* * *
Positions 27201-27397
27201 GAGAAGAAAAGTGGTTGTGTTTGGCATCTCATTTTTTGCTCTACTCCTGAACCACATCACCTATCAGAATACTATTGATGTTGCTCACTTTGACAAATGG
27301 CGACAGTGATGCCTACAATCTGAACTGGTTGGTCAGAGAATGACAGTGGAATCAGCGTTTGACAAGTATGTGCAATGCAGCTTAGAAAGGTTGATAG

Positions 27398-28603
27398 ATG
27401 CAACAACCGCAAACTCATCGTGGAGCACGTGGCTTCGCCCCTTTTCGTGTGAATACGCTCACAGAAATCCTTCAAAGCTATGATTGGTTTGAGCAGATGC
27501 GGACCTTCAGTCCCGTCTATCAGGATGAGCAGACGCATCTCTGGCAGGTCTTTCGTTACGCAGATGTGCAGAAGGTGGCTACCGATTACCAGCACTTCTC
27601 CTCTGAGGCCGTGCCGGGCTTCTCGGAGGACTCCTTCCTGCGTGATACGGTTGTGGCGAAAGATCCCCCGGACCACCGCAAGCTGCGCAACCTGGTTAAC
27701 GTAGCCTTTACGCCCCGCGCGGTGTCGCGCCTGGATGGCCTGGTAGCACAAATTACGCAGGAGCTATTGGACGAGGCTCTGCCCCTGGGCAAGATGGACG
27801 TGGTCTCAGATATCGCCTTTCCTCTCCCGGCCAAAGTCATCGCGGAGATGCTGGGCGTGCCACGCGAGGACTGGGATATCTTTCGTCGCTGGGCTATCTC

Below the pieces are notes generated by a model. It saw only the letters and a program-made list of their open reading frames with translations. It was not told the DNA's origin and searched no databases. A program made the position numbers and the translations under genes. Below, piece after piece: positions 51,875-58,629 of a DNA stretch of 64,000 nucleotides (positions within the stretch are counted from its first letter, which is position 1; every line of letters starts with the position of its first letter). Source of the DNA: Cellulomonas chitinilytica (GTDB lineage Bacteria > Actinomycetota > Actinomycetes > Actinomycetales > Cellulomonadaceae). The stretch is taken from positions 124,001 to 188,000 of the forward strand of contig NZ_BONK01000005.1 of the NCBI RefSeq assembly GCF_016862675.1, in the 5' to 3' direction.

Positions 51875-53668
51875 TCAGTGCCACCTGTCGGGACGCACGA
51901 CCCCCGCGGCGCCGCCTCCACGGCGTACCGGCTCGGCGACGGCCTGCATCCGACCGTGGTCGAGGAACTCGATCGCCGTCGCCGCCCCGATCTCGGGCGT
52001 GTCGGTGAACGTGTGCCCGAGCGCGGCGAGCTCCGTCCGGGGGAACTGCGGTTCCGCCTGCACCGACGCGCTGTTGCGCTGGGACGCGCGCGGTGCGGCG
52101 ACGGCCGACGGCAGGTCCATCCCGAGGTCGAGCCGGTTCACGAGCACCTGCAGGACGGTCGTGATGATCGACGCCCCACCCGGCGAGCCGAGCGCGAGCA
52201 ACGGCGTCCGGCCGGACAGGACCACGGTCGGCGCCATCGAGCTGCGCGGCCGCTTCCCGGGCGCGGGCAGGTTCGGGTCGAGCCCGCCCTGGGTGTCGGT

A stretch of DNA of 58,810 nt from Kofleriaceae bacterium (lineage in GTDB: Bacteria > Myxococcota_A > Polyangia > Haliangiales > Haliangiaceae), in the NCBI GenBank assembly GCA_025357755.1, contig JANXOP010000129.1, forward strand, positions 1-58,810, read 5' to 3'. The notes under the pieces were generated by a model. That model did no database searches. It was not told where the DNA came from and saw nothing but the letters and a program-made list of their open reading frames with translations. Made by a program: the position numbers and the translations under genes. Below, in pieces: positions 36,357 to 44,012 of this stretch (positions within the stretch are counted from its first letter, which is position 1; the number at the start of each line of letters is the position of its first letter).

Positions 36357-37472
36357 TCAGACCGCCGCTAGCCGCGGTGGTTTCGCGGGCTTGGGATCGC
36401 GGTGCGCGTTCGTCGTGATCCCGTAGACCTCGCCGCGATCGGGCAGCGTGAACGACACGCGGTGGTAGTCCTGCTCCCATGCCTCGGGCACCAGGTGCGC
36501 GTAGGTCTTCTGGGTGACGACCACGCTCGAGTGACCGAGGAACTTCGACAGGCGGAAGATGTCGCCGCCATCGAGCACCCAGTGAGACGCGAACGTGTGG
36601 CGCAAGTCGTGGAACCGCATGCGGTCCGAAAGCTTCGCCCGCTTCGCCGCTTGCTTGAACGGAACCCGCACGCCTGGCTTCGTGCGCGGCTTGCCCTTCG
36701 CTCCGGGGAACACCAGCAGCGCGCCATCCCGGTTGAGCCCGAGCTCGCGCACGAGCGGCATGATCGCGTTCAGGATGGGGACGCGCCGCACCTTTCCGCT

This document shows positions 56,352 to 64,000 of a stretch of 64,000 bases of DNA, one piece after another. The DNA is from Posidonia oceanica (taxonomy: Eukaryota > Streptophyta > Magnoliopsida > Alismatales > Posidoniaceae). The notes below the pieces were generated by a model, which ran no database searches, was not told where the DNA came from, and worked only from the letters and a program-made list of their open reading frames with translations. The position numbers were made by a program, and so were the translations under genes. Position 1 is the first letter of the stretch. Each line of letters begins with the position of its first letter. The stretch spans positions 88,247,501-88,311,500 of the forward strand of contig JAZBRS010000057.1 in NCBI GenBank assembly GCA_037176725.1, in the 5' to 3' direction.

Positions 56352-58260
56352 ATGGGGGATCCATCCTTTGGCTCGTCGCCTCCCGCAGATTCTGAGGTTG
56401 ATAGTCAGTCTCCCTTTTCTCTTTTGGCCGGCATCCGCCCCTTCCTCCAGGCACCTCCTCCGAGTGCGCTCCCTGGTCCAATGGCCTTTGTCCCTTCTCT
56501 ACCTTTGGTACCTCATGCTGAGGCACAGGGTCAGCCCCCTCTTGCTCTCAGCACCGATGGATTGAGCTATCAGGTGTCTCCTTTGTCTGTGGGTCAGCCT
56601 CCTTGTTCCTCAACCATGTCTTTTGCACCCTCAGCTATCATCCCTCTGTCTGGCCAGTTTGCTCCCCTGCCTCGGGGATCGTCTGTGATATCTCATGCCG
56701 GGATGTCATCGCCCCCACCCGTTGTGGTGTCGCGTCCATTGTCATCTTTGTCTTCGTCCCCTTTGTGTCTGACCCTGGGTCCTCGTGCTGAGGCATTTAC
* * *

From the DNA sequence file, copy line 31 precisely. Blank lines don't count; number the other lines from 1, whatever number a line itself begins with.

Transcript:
56701 GGATGTCATCGCCCCCACCCGTTGTGGTGTCGCGTCCATTGTCATCTTTGTCTTCGTCCCCTTTGTGTCTGACCCTGGGTCCTCGTGCTGAGGCATTTAC